A is for achillea, a wonderful perennial that has an ancient history. It is named after Achilles, the legendary Greek hero. He was the son of the sea goddess Thetis and the mortal king Peleus. Thetis, wanting to make her baby invulnerable dipped him into the River Styx. She had to hold him my his heels which never became wet leaving that spot vulnerable. Hence comes our saying that someone might have a weakness, an ‘Achilles heel.’
The fine and feathery Achillea foliage has culinary and medicinal uses. In fact, it was sometimes referred to as an herbal militaris because it was used on battlefields to staunch bloody wounds. Another look back and to the warrior Achilles.
Achillea, also known as yarrow, is not a fussy perennial. It requires only ordinary well drained garden soil and is tolerant of drought. Deer don’t like it either. You will find wild yarrow with its white flowers growing along roadsides, but in the garden it has a large range of colors as indicated by the Bluestone Perennials catalog.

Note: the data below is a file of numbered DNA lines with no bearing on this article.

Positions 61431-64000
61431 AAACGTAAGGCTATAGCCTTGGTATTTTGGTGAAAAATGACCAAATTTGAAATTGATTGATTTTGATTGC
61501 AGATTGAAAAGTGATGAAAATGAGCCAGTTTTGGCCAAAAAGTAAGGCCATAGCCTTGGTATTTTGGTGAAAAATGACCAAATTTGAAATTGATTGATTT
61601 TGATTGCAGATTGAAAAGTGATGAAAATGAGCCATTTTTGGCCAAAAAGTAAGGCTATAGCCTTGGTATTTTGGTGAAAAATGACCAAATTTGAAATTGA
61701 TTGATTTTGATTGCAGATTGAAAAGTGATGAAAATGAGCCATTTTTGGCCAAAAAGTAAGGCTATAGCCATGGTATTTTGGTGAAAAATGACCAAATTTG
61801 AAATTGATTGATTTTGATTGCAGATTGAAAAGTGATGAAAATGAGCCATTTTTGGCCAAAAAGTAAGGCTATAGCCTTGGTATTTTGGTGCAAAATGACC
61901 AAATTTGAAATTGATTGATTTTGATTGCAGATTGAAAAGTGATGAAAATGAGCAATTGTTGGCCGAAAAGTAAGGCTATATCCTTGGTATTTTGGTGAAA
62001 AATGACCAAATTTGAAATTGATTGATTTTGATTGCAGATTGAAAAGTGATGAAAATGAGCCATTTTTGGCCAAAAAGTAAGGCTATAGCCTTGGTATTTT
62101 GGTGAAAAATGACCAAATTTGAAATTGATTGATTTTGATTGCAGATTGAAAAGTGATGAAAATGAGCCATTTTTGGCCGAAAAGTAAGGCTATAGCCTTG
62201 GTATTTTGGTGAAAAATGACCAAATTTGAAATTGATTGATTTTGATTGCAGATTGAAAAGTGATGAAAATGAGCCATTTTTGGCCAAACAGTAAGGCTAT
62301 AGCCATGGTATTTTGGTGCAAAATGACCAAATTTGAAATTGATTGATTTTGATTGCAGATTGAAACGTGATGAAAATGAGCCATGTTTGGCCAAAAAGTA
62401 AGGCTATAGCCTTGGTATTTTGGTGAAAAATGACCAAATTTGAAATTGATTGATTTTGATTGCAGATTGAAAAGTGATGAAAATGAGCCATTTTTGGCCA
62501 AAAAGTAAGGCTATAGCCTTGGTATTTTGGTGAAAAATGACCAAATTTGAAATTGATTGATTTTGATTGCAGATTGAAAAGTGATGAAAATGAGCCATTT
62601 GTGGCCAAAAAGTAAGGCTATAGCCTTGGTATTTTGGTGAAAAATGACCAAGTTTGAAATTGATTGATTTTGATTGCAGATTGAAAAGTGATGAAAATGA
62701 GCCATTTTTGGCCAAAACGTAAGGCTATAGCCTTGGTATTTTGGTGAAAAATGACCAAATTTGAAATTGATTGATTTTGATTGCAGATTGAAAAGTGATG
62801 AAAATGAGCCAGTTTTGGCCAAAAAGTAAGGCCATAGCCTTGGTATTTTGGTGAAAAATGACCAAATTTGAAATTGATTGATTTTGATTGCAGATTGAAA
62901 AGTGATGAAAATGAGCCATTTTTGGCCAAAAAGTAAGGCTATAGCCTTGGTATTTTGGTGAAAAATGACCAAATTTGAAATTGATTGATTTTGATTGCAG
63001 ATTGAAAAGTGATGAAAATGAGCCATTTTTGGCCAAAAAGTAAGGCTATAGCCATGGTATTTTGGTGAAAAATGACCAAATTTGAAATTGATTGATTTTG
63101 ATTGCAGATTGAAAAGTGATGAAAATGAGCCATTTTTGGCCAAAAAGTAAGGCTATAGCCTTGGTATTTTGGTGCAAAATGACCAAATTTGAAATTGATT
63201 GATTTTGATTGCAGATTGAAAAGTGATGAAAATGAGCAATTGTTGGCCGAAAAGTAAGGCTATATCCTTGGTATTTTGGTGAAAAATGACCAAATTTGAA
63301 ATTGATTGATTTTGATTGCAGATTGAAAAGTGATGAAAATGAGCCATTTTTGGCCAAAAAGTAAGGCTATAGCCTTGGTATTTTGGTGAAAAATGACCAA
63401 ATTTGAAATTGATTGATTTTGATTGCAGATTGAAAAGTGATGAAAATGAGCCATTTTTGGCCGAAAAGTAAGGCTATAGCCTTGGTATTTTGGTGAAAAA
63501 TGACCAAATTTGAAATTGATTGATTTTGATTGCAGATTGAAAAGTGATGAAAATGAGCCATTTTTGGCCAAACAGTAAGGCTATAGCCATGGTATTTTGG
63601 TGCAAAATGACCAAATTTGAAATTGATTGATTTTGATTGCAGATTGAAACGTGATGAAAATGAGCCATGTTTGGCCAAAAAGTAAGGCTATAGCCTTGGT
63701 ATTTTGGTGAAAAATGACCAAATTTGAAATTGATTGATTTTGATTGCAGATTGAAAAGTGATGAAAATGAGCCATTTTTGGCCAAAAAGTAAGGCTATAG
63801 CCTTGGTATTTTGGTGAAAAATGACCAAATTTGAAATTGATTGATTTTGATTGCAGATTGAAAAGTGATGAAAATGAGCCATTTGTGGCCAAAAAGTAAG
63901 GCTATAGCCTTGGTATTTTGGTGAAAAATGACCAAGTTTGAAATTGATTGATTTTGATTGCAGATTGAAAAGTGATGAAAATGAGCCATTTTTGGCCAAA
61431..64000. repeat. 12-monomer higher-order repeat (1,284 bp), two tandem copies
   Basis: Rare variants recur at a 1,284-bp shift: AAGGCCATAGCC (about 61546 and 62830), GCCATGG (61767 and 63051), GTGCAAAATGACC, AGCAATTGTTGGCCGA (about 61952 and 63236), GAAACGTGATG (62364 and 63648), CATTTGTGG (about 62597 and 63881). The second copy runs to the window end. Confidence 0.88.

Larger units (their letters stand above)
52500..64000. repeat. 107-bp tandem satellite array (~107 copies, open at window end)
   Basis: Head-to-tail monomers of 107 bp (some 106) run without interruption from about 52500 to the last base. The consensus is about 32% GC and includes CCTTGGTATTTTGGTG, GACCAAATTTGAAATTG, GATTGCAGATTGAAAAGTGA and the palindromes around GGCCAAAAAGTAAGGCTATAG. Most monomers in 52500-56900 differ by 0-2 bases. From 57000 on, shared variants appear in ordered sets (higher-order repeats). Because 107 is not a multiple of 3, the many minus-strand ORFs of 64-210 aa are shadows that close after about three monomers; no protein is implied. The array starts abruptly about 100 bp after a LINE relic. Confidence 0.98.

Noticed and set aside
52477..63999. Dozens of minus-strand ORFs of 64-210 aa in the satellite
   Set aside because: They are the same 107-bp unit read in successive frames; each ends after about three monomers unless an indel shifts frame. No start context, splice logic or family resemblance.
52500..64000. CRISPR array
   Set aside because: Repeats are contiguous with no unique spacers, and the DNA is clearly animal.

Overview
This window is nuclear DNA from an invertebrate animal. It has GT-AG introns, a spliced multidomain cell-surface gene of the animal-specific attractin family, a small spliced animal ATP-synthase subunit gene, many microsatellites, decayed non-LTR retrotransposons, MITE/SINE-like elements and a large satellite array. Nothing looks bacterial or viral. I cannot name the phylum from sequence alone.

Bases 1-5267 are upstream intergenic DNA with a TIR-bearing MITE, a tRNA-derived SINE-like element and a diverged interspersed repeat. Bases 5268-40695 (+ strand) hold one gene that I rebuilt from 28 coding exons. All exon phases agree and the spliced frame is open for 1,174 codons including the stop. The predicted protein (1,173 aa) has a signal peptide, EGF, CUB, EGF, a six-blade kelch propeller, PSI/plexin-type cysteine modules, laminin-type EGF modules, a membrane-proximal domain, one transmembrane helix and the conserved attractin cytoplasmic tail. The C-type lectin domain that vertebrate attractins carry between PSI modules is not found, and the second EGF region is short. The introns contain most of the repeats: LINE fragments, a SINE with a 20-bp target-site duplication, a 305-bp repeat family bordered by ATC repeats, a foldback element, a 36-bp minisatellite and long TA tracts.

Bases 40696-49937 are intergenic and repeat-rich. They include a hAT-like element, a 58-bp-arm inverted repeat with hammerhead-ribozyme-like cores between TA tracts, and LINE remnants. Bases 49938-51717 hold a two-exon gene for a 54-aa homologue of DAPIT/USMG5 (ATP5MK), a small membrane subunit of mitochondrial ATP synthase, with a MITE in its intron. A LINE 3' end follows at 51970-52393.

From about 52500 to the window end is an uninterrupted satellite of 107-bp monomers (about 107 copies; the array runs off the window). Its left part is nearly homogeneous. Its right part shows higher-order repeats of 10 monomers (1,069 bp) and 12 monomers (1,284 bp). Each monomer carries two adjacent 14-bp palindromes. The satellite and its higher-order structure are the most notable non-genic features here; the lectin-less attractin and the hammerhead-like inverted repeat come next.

I have grown the familiar form of achillea varieties, ‘Moonshine’ a soft yellow, ‘Coronation Gold’ a strong golden color and one of the most excellent for drying, ‘Paprika’ a slightly orange shade of red, and ‘Terra Cotta’ with shades of gold and umber.
I have also grown Achillea ‘The Pearl’ which has similar foliage, but the white flower form is different. While all the achilleas will increase nicely, allowing you to divide them up every 3 years or so, ‘The Pearl’ is much more aggressive. While not an invasive plant, I will not include it again in my garden. But I will always have at least one Achillea in my new, smaller garden.
When the season is over and it is time to cut back your perennials be sure to put the achillea into the compost pile. Achillea/yarrow is known as a compost accelerator, speeding up the decomposition process.
Achillea is my first post in the A-Z Challenge. Will I be able to post every day in April?